Retire Here, Not There: Virginia «

    Retire Here, Not There: Virginia

    Virginia is home of the “half backs” —retirees from the north who tried Florida, decided it wasn’t for them, and then came halfway back up the coast.

    With its richly varied landscapes, including the rolling Blue Ridge Mountains in the west and Atlantic coastline to the east, it is easy to see why Virginia draws these migrants. While hot and humid summers in Florida and other states further south can be tough on the over-65 set, Virginia offers a comparatively milder climate. “You can golf nine or 10 months of the year here,” says Robert G. Topping, a financial adviser at Covenant Wealth Advisors in Williamsburg, Va. Combine that with the state’s plethora of recreational activities and urban amenities, along with a healthy smattering of college towns, and advisers say retirees have a broad palette to choose from.

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    Enlarge Image Virginia has its financial perks, too. The median home here sells for $210,800, according to Sperling’s Best Places, and the average combined state and local sales tax rate in Virginia is just 5%, which puts it 44th in the nation, according to the Tax Foundation. And while cost-of-living in the state is 9.4% above the national average, it is far less pricey than many states to the north. Older professionals who are looking to continue working may also be in luck, as unemployment statewide is only about 5.5%.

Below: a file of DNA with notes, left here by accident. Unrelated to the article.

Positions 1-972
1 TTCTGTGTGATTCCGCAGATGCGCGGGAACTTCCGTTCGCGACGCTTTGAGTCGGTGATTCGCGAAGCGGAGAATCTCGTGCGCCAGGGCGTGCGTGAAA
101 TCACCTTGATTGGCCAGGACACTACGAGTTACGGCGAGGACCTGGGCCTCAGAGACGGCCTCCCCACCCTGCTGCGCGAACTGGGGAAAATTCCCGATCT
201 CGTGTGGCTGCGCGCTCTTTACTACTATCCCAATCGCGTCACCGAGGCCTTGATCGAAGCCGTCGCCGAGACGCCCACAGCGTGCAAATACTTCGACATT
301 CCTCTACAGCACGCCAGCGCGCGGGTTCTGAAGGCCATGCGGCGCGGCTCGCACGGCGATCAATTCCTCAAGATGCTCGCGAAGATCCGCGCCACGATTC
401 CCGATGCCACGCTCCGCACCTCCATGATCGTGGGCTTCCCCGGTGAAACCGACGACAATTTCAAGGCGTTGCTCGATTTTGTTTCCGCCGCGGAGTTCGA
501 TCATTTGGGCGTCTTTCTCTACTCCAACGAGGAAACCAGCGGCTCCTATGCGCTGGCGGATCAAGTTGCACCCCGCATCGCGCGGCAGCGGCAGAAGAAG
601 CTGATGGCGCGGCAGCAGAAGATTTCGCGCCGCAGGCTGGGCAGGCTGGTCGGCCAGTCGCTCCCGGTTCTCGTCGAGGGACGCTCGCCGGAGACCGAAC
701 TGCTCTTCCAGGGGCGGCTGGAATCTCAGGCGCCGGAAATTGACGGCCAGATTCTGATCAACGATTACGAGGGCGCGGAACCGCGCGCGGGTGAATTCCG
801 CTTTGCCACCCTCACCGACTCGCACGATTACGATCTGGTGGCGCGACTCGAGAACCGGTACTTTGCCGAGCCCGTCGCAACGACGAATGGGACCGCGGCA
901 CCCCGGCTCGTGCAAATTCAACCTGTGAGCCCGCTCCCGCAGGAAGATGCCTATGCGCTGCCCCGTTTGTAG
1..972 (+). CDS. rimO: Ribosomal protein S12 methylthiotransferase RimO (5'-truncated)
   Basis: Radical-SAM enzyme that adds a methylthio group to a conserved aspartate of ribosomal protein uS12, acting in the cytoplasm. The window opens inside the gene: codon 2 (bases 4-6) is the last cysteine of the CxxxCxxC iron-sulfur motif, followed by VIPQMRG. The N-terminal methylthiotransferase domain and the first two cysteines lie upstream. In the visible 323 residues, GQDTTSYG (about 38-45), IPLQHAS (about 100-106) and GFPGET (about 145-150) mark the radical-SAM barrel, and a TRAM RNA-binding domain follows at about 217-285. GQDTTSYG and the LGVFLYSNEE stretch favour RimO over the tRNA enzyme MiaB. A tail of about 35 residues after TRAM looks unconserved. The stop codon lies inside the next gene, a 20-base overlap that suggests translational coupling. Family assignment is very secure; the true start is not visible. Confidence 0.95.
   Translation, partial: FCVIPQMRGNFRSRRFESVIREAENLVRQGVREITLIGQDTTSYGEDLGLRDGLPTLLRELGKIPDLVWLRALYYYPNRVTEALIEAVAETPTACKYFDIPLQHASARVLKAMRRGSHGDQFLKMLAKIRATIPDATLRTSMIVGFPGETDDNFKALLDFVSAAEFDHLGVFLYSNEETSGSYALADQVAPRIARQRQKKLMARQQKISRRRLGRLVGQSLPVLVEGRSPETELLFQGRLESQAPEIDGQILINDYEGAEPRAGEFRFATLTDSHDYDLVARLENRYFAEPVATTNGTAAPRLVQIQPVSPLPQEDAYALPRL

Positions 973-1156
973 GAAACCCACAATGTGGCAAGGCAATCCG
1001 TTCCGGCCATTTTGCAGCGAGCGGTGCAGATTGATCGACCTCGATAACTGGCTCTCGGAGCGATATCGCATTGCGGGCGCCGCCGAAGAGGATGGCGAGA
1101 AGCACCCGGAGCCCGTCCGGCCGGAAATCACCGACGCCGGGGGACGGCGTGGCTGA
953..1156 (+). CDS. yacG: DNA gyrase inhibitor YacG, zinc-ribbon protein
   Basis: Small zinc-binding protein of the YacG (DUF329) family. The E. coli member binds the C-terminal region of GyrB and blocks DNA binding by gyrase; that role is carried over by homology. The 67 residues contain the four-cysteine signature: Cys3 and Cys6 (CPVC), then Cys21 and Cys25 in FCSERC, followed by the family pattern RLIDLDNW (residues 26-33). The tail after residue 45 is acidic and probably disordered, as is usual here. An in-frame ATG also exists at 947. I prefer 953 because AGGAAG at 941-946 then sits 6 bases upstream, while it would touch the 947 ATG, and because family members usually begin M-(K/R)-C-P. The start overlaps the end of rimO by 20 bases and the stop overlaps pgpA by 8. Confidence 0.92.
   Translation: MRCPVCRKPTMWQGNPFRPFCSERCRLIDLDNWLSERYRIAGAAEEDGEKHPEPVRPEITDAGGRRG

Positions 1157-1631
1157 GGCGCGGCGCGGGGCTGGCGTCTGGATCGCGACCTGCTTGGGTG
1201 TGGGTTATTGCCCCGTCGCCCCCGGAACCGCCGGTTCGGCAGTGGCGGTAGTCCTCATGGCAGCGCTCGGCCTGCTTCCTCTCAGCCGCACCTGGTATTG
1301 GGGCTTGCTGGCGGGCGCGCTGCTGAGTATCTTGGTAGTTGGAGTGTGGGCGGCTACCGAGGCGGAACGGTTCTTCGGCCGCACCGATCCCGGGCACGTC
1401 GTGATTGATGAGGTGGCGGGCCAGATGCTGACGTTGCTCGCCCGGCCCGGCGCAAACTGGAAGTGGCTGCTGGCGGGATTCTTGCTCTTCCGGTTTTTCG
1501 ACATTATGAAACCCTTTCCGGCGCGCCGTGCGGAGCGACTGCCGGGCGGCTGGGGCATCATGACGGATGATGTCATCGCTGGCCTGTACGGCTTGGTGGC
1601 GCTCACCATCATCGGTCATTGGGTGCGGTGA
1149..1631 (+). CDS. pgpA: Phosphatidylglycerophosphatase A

As with any state, there are drawbacks. Millions of tourists descend on Virginia each year—Virginia Beach has more than 5 million annually, while Colonial Williamsburg gets about 1.7 million—making some areas less than ideal for retirees seeking a quieter retreat. On top of that, some of the most popular retirement spots are some of the state’s least affordable. In Williamsburg, for instance, the median home price is $297,500 and the cost of living is 31.6% higher than the national average, according to Sperling’s Best Places.

    But that doesn’t mean retirees can’t find a beautiful beach community or mountain town without breaking the bank. With the help of financial advisers and natives of the Old Dominion State, identified four spots that have all the charm and natural beauty of historic Williamsburg, but at a fraction of the cost.